Post-classical history

Walter Sans-Avoir (d. 1096)

A military commander in one of the contingents of the so- called People’s Crusades of 1096. Although Walter’s surname has sometimes been translated into English as “the Penniless,” it more probably derives from the village of Boissy-Sans-Avoir, west of Paris.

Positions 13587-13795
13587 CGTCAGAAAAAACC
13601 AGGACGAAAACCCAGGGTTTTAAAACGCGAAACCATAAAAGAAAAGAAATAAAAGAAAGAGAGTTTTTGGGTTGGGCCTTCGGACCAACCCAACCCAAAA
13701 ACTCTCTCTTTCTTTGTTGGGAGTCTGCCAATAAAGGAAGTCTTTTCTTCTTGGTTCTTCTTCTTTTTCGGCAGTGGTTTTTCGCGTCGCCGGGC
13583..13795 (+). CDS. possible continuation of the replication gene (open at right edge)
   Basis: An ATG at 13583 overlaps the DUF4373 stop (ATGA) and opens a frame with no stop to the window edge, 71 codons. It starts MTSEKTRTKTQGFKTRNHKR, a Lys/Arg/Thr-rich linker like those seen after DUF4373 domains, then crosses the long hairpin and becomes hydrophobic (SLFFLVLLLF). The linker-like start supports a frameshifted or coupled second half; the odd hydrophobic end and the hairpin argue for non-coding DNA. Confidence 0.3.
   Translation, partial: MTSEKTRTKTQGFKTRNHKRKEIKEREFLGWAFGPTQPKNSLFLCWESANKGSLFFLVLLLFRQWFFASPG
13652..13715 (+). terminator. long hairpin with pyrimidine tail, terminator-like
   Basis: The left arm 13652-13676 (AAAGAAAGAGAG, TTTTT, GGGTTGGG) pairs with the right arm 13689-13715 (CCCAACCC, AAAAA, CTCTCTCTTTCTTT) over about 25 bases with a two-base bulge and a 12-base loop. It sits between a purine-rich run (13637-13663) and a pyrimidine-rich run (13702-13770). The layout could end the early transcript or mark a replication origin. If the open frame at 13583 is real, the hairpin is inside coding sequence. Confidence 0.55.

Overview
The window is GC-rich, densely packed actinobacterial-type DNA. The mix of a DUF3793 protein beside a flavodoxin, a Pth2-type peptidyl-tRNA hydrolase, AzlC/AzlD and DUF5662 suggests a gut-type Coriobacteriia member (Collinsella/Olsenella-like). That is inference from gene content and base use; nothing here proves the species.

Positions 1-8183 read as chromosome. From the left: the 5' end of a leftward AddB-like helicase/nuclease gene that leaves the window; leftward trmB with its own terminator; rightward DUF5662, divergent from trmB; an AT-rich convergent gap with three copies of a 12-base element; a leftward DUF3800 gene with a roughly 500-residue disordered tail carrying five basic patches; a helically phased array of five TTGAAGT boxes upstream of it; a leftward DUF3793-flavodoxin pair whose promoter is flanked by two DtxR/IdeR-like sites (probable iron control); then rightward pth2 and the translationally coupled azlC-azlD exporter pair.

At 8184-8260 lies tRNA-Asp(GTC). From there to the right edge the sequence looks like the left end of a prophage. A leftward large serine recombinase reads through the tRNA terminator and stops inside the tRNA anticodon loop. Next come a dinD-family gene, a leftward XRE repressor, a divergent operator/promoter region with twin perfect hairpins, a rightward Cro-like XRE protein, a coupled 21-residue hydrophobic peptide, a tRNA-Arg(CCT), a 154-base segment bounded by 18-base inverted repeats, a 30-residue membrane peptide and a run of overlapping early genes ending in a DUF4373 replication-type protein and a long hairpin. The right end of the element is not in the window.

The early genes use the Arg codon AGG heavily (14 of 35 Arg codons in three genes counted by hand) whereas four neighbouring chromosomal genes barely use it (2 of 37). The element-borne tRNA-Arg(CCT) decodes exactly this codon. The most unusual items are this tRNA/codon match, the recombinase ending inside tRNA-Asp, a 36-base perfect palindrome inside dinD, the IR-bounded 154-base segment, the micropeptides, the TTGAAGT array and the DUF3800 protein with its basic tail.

In the spring of 1096 Walter and his uncle (also called Walter) were inspired by the preaching of Peter the Hermit, but rather than following him, they departed with a separate band of crusaders via Cologne and Hungary, arriving (the first contingent of the People’s Crusades to do so) in Constantinople (mod. Istanbul, Turkey) in July 1096. They crossed the Bosporus into Bithynia along with Peter the Hermit’s main army and crusader groups from northern Italy (6 August 1096), and this combined force based itself at the fortress of Kibotos on the Sea of Marmara to await the arrival of further armies. Walter seems to have been recognized as military commander among the French crusaders during Peter’s absence in Constantinople, but he was unable to prevent crusader incursions into the territory of Qilij Arslān I, sultan of Rum, who annihilated a German-Lombard force that had seized a castle called Xerigordon. Walter was killed when, against his counsel, the remaining crusaders at Kibotos marched out to confront the approaching Turkish forces and were rapidly ambushed and routed (October 1096).

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